As mentioned, the bell crank 40 is movable about pivot 42 in a first partial circular path, over a given angular range. The second end 40 b of the bell crank 40 is the driven end and is movable in a second circular path having a tangential resultant at the driven end that is substantially perpendicular to the linear path of the actuator rod 22 b over the angular range of the bell crank 40. An actuating force exerted in a first direction is then mechanically transferred by the linkage from the first direction to a second direction, which second direction is substantially perpendicular to that first direction, and vice-versa.

In use, as the actuator rod 22 b driving extends generally axially relative to the actuator 22 and engine axes (from viewer's left to right in FIG. 2), the lever 34 moves correspondingly in the same general direction, driving rotation of the bell crank 40 about pivot 42 (clockwise relative to FIG. 2). Such rotation of the bell crank 40, causes the connected drive rod 26 to be driven generally radially inwardly, thereby actuating (or de-actuating, as the case may be) the bleed valve (not shown) accordingly, as desired. Likewise, conversely, retraction movement of the actuator rod 22 b pulls lever 34, and thus bell crank 40, to radially retract drive rod 26 generally outwardly relative to the engine, thereby de-actuating (or actuating, as the case may be) the bleed valve (not shown) accordingly, as desired. Axial (relative to the engine) movement of the actuator thus drives radial movement of the drive rod 26, thus alleviating the need for a radially-acting actuator. The lever 34 accommodates the movement mismatch between the linear movement of the actuator, and the angular movement of the bell crank. In other linkage or actuator arrangements, the lever 34 may not be required, or a different lever element may be required, and/or a lever element may be desired/required between the bell crank and the drive rod 26. The example linkage arrangement is preferred; however, the skilled reader will understand that other suitable linkage arrangements could be substituted.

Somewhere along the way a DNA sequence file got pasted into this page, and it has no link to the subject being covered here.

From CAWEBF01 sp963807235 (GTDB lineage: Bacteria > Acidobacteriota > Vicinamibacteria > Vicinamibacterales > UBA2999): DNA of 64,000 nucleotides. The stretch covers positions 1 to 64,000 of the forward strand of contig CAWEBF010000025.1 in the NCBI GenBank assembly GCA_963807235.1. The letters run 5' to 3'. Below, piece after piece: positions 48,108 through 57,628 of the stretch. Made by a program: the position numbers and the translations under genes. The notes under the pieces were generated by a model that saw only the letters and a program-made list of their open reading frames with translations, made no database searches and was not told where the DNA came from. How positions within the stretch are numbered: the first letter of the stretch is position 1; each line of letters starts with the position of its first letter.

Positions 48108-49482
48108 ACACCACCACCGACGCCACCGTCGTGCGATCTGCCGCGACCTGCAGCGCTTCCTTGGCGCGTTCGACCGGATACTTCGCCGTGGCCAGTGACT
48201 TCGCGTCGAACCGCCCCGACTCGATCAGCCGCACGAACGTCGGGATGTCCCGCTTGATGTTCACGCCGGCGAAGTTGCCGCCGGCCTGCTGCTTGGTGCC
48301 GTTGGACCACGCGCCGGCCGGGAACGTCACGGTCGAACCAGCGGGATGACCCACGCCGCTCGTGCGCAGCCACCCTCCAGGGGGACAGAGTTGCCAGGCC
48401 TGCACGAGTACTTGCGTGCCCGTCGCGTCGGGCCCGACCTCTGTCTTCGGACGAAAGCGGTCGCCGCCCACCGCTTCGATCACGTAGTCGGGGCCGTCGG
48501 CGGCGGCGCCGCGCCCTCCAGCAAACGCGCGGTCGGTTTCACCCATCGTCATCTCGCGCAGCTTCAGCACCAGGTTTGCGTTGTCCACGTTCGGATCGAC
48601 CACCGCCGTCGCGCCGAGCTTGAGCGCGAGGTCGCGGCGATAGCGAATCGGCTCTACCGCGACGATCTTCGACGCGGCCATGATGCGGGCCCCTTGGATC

The orientation of the actuator 22, alongside the engine case 24, takes less space, among other things. Also, since the actuator is not connected directly to the drive rod 26, the actuator may be removed and replaced without the need to recalibrate the bleed valve assembly, thereby speeding line servicing of the engine. The above description is meant to be exemplary only, and one skilled in the art will recognize that other changes may also be made to the embodiments described without departing from the scope of the invention disclosed as defined by the appended claims. For instance, the present invention is not limited to the linkage as exactly illustrated herein, and any suitable linkage arrangement may be used. The various elements can have shapes and proportions that vary in accordance with the needs. The actuator of the system is not necessarily parallel to the main longitudinal axis of the engine. The actuator can be perpendicular or otherwise positioned with reference to the main longitudinal axis of the engine, as depicted in FIG. 3, in which the actuator 22 is shown aligned generally circumferentially relative to the engine. The drive rod 26 need not necessarily be perpendicular to the main engine axis. The main axis of the actuator and the drive rod need not necessarily be perpendicular to one another. The actuator need not be a rod and cylinder, but may be any suitable linearly-extending actuation apparatus. A plurality of actuators, and/or drive rods, and/or bleed valves may be used, as desired. Also, the gas turbine engine shown in FIG. 1 is only one example of an environment where bleed valve actuating systems can be used. They can also be used in turbofan gas turbine engines having other configurations and sizes, and in other kinds of gas turbine engines, such as turboprop and turboshaft engines. Still other modifications which fall within the scope of the present invention will be apparent to those skilled in the art, in light of a review of this disclosure, and such modifications are intended to fall within the appended claims.

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Referenced by
Citing PatentFiling datePublication dateApplicantTitle
US8210800 *Jun 12, 2008Jul 3, 2012United Technologies CorporationIntegrated actuator module for gas turbine engine
US9057455 *Jan 20, 2012Jun 16, 2015Hamilton Sundstrand CorporationCrank
US9062603Jun 20, 2012Jun 23, 2015United Technologies CorporationFour bar drive mechanism for bleed system
US9091209Jun 20, 2012Jul 28, 2015United Technologies CorporationFour bar bracket
US9097137Dec 15, 2011Aug 4, 2015United Technologies CorporationIntegrated actuator module for gas turbine engine
US9103283Jun 20, 2012Aug 11, 2015United Technologies CorporationSpherical-link end damper system with near constant engagement
US20130187071 *Jan 20, 2012Jul 25, 2013Hamilton Sundstrand CorporationCrank
WO2013192055A1 *Jun 16, 2013Dec 27, 2013United Technologies CorporationFour bar bracket
WO2013192063A1 *Jun 17, 2013Dec 27, 2013United Technologies CorporationFour bar drive mechanism for bleed system
Classifications
U.S. Classification415/145, 415/151
International ClassificationF01D17/00
Cooperative ClassificationF02C6/08
European ClassificationF02C6/08
Legal Events
DateCodeEventDescription
Feb 1, 2007ASAssignment
Owner name: PRATT & WHITNEY CANADA CORP., CANADA
Free format text: ASSIGNMENT OF ASSIGNORS INTEREST;ASSIGNORS:VRLJES, LJUBISA;ONGLEY, CHRISTOPHER D.;MARKOVIC, ZORAN;REEL/FRAME:018838/0985
Effective date: 20061212
May 14, 2014FPAYFee payment
Year of fee payment: 4